Years ago, I was a guest on “The Maury Povich Show,” something I’ve never been that proud of. Back then, the show was kind of raunchy, and I just now realized that, about 20 years later, Maury is still at it.
I remember a few things about the show, such as what I wore (what was I thinking?) and the nice production staff. Maury was very kind, too.
I also recall something Maury told me in response to the fact that I was there to talk about my book, “Debt-Proof Living,” and would be telling my story and talking about my journey out of credit card debt (he seemed genuinely relieved to be talking about something other than the typical show topics).
Maury said that people are far more willing to come on the show to talk about sex, infidelity, and all kinds of scurrilous and shocking behavior than to talk about money and debt. His typical guests are anxious to own up to the most outlandish and shocking kinds of lifestyles and behaviors. But their financial problems? No way. People will talk about anything but money.
I’m not going to ask you to talk about your financial situation on national television, but I do have this money-related question: Do you budget your income? If you said no, you may be surprised to learn that you are in the clear majority in this country. According to Gallup polls, 66 percent of Americans don’t have a budget and just 32 percent of Americans prepare a detailed written or computerized budget each month. If only the 66 percent knew how getting on a budget (or as I prefer to call it, a spending plan) would change their lives.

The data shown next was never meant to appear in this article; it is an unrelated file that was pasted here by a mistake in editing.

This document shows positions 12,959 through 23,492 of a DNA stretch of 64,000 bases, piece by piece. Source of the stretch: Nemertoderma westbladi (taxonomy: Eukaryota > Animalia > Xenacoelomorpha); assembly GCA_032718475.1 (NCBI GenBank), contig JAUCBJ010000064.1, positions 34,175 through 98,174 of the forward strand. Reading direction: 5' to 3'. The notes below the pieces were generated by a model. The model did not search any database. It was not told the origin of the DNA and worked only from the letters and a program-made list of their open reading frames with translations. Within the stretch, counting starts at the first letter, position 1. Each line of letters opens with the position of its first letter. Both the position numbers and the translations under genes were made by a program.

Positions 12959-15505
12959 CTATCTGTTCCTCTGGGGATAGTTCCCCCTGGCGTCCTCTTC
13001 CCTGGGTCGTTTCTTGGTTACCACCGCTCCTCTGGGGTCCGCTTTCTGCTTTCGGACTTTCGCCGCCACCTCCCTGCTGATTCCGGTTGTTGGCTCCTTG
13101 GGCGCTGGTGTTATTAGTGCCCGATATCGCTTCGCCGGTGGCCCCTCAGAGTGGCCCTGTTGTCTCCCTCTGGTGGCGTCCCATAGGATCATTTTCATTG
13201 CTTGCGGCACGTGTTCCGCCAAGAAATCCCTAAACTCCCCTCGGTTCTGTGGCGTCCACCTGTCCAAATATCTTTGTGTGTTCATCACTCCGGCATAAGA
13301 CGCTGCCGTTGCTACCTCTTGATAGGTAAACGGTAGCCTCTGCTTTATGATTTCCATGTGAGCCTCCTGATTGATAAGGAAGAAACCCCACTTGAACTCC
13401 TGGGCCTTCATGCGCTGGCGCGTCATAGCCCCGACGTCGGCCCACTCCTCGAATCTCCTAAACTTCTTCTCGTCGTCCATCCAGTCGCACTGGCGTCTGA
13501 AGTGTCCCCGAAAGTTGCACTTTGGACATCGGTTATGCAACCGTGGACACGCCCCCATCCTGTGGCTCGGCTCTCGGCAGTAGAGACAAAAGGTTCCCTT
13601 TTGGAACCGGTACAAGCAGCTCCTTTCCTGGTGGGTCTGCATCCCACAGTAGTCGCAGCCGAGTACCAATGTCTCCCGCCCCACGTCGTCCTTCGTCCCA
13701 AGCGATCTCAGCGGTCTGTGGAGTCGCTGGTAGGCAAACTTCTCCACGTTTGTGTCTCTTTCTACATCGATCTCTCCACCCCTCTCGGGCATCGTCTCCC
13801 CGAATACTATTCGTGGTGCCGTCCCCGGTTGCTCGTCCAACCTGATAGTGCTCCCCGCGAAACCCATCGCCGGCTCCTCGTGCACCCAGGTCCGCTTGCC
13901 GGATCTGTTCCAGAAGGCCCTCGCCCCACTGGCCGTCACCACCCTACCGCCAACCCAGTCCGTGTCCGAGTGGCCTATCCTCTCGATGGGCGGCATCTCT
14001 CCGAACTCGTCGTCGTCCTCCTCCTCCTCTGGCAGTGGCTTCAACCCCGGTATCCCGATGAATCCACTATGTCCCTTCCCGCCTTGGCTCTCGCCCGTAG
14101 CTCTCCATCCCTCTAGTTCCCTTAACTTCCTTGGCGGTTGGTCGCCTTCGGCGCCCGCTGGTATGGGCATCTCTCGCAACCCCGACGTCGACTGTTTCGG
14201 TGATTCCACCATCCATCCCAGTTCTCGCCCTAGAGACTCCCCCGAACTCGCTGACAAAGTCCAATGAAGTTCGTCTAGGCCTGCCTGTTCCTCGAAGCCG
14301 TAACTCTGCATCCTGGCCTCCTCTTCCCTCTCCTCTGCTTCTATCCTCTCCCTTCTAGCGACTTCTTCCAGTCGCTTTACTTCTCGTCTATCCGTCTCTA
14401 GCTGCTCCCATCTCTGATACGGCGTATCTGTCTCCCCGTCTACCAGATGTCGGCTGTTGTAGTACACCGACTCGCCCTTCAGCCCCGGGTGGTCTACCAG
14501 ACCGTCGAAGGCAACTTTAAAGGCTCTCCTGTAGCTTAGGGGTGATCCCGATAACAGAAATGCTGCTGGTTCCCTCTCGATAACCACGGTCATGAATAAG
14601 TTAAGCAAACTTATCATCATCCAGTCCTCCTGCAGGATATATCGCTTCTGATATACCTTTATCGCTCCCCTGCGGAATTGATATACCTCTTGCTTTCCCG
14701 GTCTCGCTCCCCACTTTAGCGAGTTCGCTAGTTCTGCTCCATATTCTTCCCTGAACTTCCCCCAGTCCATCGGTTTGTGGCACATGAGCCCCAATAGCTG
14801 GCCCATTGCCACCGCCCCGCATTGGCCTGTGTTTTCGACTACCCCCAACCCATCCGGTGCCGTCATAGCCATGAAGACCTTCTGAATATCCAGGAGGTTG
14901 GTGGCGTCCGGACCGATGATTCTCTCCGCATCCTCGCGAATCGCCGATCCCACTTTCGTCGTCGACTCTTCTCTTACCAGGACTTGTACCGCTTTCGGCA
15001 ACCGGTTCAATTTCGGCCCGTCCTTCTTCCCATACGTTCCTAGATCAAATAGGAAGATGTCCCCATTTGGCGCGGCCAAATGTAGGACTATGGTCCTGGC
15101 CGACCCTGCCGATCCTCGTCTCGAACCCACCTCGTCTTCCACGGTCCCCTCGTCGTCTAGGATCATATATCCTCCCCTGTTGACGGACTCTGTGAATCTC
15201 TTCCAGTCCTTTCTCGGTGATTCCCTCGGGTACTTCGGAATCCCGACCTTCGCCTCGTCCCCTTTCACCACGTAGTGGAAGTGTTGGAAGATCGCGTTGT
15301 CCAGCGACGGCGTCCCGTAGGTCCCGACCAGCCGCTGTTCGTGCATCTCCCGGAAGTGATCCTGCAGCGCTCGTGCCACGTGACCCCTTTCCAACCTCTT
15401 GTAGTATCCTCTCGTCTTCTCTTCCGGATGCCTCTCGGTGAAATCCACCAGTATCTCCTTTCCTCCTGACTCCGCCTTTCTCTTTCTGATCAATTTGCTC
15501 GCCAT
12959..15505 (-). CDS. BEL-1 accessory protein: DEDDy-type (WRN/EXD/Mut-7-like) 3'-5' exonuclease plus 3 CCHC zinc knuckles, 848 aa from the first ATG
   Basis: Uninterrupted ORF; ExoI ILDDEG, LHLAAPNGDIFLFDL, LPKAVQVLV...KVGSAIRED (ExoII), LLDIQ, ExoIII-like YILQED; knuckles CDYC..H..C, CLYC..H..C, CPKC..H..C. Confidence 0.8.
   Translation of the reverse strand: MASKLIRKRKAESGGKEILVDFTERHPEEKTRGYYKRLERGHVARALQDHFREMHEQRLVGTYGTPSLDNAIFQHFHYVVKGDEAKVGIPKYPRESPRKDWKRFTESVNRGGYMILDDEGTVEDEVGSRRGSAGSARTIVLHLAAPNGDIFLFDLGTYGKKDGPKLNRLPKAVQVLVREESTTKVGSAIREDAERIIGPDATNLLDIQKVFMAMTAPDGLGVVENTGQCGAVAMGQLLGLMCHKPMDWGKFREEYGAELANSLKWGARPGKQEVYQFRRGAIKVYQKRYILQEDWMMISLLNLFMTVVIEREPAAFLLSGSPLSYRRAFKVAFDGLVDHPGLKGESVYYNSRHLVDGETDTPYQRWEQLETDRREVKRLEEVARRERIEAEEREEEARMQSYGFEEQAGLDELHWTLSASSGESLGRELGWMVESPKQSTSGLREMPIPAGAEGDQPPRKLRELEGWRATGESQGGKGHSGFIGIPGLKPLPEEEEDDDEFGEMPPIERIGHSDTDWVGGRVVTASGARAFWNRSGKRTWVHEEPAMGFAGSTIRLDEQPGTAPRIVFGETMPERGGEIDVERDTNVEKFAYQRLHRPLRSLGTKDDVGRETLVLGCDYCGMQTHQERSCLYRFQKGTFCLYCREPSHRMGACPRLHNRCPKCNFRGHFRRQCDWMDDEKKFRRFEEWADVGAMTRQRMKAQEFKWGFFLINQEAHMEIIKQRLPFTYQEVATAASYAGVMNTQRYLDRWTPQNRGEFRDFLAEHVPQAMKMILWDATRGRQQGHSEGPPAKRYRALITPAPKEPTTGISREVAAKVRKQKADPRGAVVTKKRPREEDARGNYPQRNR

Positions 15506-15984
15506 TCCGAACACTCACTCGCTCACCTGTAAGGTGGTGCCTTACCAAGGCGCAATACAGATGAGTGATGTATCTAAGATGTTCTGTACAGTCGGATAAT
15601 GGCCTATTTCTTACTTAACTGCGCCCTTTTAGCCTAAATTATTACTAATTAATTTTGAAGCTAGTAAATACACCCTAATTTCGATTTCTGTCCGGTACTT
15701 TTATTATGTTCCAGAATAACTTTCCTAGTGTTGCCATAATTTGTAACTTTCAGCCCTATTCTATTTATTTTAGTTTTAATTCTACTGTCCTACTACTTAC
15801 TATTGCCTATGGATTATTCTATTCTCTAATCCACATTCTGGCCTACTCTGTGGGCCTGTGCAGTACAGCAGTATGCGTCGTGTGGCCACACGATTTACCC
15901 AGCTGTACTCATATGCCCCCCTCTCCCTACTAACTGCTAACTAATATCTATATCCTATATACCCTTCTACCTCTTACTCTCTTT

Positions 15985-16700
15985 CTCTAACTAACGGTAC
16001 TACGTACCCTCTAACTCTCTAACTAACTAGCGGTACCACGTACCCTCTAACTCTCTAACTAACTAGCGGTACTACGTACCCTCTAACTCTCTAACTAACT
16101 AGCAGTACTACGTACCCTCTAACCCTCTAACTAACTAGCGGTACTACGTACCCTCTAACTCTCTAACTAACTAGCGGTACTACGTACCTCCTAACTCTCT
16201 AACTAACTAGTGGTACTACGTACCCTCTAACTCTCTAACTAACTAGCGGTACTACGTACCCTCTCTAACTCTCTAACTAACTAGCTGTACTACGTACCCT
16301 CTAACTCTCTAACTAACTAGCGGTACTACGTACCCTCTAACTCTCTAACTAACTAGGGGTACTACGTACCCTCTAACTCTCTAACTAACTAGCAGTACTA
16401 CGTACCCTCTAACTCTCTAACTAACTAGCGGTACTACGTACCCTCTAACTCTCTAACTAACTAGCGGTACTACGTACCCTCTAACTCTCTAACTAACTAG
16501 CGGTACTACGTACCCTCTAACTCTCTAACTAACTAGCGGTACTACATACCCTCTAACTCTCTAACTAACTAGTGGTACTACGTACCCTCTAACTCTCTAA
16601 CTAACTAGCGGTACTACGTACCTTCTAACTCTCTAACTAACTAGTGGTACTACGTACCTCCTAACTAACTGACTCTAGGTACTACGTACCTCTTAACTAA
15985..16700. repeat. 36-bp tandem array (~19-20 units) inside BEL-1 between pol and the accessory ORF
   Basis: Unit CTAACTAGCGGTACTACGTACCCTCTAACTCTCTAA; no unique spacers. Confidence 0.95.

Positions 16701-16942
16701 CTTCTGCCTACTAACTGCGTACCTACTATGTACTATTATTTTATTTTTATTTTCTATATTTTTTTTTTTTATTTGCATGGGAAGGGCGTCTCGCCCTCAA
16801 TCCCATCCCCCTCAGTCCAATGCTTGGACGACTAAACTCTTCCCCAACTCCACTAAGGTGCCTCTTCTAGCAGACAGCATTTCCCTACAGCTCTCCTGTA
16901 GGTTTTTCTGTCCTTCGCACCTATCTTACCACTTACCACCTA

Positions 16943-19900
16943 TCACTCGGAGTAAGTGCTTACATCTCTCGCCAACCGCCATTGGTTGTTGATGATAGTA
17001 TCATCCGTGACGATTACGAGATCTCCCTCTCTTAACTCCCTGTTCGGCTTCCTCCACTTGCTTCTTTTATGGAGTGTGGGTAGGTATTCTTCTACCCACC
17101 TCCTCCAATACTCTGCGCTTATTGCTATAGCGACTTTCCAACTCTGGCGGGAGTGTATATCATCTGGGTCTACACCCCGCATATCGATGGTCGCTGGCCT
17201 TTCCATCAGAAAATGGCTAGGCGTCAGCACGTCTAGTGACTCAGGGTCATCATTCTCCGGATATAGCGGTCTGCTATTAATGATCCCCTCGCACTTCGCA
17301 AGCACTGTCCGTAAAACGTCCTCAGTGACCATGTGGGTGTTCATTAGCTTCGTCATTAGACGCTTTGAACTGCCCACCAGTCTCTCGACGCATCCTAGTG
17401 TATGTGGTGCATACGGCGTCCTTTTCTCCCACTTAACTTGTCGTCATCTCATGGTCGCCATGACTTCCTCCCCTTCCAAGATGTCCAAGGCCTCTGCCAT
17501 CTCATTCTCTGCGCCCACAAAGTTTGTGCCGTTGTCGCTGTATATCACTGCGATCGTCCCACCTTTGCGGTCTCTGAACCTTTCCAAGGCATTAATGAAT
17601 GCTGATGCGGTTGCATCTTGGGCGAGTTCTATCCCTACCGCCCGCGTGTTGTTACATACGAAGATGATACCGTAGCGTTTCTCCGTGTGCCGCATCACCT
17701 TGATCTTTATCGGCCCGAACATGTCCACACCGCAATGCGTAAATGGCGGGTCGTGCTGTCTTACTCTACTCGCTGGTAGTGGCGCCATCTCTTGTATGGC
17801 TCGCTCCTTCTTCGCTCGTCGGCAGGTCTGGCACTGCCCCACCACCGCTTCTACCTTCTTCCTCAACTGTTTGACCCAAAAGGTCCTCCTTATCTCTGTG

One of the best things you can do to stay on track with money, even if you are not where you want to be and don’t know how to get started, is to create a plan for how you will spend your money before you spend it. That’s all a budget is: a rehearsal where you “pre-spend” your paycheck on paper before you part with even $1 of it. A budget where you create your own categories, “pre-spend” every dollar in every paycheck by assigning it a job to do, and then follow carefully where the money goes is a budget that will push you to develop new habits and routines. In no time, those changes will become your new normal.
What I call the envelope method is old-fashioned, but it’s a super simple way to manage a budget that really works well. Withdraw the cash assigned to your day-to-day spending on food, gasoline, clothing—those expenses you do not pay through the mail. Yes, cash. Get some envelopes and label them accordingly.
Divide the cash between the envelopes, placing the money assigned to groceries into the envelope marked “Groceries,” gasoline into the one marked “Gas,” and so on. Spend from these envelopes, not a debit card, credit card, or checkbook.
See what I mean by this method being “old-fashioned?” Unlike your plastic, you cannot overspend with this method. When that envelope labeled “Food” or “Groceries” is empty, no more spending until it gets a refill next payday.
Whatever method you choose or create, if you stick to it, it will keep you on track for successful budgeting.